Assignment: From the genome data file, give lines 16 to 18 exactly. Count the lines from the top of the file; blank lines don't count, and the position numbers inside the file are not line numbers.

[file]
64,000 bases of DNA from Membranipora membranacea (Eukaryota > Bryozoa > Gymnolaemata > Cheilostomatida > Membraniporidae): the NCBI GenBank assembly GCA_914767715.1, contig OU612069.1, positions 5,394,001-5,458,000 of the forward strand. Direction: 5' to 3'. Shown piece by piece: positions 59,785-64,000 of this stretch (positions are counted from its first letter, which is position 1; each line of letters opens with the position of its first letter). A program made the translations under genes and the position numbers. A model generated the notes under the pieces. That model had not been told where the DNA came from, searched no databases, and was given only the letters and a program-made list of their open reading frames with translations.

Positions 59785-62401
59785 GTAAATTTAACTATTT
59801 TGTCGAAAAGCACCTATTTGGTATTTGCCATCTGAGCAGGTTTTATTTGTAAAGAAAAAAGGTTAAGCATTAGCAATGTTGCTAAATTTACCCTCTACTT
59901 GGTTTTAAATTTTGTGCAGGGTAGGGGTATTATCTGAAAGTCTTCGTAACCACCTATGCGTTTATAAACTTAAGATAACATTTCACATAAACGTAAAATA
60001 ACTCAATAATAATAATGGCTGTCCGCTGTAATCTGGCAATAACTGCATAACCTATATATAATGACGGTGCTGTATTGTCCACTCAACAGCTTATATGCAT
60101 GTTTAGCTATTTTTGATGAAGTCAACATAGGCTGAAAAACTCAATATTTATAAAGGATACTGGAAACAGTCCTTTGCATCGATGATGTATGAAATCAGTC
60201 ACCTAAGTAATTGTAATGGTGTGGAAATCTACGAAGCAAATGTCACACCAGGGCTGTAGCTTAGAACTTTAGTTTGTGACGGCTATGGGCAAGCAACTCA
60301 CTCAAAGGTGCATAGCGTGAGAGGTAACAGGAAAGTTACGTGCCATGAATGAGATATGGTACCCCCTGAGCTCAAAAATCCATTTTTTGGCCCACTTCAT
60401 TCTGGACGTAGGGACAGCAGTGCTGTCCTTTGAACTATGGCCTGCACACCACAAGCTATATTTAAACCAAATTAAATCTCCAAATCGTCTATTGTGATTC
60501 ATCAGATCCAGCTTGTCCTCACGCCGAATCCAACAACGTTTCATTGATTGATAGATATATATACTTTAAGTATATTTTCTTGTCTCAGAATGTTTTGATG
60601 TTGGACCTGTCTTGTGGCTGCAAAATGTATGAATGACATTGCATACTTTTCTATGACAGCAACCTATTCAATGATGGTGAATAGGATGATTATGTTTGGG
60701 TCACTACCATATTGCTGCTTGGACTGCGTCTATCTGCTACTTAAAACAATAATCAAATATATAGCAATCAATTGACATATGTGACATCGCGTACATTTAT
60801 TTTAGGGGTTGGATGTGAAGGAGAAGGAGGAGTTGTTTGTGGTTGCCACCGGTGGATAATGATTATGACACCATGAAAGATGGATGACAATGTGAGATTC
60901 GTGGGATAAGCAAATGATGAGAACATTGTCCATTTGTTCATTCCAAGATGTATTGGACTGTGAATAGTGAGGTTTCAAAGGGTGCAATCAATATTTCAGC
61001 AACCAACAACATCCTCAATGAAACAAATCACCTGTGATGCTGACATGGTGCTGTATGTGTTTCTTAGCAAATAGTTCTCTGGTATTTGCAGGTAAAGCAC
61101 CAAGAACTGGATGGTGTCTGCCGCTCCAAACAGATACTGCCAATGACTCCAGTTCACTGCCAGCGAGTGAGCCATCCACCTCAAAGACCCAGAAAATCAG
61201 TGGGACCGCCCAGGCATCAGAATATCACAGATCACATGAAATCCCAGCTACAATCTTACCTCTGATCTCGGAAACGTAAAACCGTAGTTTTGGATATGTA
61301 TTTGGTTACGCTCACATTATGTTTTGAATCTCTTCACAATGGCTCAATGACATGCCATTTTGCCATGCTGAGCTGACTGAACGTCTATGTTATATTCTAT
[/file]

61001 AACCAACAACATCCTCAATGAAACAAATCACCTGTGATGCTGACATGGTGCTGTATGTGTTTCTTAGCAAATAGTTCTCTGGTATTTGCAGGTAAAGCAC
61101 CAAGAACTGGATGGTGTCTGCCGCTCCAAACAGATACTGCCAATGACTCCAGTTCACTGCCAGCGAGTGAGCCATCCACCTCAAAGACCCAGAAAATCAG
61201 TGGGACCGCCCAGGCATCAGAATATCACAGATCACATGAAATCCCAGCTACAATCTTACCTCTGATCTCGGAAACGTAAAACCGTAGTTTTGGATATGTA